The Berean Expositor
Volume 17 - Page 76 of 144
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NAHUM.-Nahum, like Jonah, is devoted to the burden of Nineveh, and therefore does not pursue
the theme of Israel's fall and restoration.
HABAKKUK.-Habakkuk sets before us the individual, the just who lives by faith, waiting for the
promises of the Lord.
ZEPHANIAH.-Zephaniah returns to the theme of Israel's restoration, which can be expressed in the
closing verses of the last chapter:
"Behold, at that time I will undo all that afflict thee.  . .. I will set them for a praise and fame in every land where
they have been put to shame. And at that time will I bring you again, even in the time that I gather you: for I will make
you a name and a praise among all people of the earth, when I turn back your captivity before your eyes, saith the Lord"
(Zeph. 3: 19, 20).
HAGGAI.-Haggai addresses his message to the remnant that returned from captivity, and its whole
setting is prophetic of the great return at the end of the age. This typical foreshadowing is expressed as
"The glory of this latter house shall be greater than of the former, saith the Lord of hosts ; and in this place will I
give peace, saith the Lord of hosts" (Haggai 2: 9).
ZECHARIAH.-It is proverbial with students that Zechariah is the prophet of the restoration, e.g.:
"Jerusalem shall be inhabited as towns without walls" (Zech. 2: 4).
"I am returned unto Zion, and will dwell in the midst of Jerusalem" (Zech. 8: 3).
"It shall come to pass, that as ye were a curse among the nations, o house of Judah, and house of Israel, so will I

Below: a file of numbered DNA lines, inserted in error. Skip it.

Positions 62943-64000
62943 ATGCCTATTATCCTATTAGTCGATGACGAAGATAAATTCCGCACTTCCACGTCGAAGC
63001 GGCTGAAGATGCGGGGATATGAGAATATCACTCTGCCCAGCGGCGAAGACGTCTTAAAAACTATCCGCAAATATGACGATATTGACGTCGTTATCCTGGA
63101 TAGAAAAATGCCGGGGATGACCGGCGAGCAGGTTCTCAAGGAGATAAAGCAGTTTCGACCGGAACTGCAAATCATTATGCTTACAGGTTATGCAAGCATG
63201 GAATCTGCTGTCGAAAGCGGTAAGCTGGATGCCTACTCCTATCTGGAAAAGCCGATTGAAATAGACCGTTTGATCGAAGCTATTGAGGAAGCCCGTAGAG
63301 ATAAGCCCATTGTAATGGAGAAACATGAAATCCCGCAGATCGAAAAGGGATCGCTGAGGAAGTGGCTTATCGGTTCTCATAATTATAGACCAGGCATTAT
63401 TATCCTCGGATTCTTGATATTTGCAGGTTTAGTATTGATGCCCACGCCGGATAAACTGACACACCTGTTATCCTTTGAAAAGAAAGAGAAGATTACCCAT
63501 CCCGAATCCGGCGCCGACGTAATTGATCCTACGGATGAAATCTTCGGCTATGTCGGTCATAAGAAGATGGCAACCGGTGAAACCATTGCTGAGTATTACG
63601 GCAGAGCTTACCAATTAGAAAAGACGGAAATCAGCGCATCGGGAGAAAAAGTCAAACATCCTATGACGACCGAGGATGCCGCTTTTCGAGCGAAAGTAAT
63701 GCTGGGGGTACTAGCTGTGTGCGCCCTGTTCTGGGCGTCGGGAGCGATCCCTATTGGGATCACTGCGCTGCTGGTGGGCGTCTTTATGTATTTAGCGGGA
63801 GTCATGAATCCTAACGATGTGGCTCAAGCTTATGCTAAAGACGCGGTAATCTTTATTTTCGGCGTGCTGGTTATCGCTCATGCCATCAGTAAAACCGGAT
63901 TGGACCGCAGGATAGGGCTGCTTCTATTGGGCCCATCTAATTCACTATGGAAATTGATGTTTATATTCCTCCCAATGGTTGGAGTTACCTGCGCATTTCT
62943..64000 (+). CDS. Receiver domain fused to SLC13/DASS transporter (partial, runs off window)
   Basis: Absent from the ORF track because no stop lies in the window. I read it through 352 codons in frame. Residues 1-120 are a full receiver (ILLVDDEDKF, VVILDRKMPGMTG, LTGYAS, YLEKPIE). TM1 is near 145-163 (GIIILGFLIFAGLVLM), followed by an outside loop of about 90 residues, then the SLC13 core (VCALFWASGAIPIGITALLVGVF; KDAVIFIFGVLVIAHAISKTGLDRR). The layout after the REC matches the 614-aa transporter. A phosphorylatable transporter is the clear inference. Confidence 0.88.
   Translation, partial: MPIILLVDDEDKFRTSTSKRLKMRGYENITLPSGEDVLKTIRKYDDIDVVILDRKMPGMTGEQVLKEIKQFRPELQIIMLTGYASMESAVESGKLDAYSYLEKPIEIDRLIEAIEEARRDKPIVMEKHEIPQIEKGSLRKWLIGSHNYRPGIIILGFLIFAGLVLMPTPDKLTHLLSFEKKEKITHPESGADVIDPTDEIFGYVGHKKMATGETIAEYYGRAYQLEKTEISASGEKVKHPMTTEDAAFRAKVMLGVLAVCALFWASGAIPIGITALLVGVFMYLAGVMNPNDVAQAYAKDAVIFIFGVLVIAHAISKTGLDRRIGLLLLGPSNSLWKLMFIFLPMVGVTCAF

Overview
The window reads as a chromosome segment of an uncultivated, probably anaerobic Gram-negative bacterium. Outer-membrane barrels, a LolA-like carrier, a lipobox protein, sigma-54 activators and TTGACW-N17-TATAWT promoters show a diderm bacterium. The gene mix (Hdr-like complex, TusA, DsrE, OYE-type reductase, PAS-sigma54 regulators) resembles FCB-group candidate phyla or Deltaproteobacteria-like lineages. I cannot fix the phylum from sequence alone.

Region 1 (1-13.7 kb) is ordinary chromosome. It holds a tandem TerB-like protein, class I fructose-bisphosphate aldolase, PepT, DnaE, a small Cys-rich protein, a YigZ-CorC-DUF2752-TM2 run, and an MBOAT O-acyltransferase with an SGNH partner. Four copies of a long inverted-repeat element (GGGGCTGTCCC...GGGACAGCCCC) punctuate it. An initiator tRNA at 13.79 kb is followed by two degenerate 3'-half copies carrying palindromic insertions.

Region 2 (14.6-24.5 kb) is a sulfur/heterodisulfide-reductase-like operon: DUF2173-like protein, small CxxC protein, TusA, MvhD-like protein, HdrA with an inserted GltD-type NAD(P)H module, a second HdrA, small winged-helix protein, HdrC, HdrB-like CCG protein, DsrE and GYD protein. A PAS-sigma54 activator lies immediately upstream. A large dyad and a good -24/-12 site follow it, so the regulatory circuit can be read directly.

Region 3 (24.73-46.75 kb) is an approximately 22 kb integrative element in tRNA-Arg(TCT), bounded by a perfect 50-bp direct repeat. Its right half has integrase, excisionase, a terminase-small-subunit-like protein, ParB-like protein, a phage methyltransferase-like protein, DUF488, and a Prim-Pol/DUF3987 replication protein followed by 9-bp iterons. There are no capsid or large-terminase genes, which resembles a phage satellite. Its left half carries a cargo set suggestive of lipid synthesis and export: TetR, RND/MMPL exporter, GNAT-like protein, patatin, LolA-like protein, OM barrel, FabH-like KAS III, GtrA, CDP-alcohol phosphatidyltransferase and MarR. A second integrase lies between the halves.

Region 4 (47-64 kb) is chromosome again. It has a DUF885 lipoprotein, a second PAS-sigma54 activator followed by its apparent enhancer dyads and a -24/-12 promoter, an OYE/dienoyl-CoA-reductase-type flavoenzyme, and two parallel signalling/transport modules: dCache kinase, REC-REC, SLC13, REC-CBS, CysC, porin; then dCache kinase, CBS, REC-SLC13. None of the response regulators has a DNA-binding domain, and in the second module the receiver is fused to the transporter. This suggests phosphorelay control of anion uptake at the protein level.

save you, and ye shall be a blessing" (Zech. 8: 13).
These are specimens only of the continual statement of this glorious theme.
MALACHL-Malachi rebukes Israel for their rebellion and despising of the Lord, prophesying the
coming of the Messiah and the restoration of Judah and Jerusalem:
"The Lord, Whom ye seek, shall suddenly come to His temple . . . . behold He shall come, saith the Lord of hosts.
. . . Then shall the offering of Judah and Jerusalem be pleasant unto the Lord, as in the days of old, and as in
former years" (Mal. 3: 1-4).
"All nations shall call you blessed; for ye shall be a delightsome land" (Mal. 3: 12).
The prophecy ends upon the promise of the sending of the prophet Elijah, and the repentance of the
We believe the evidence is too clear to be denied that the burden of the prophets who spoke
concerning either Judah or Israel is their ultimate restoration. Let us keep this glorious goal in mind
while we follow the footsteps of erring Israel and redemptive love, from Egypt's slavery, Sinai's law and
Babylon's captivity to that day when they shall look upon Him Whom they pierced.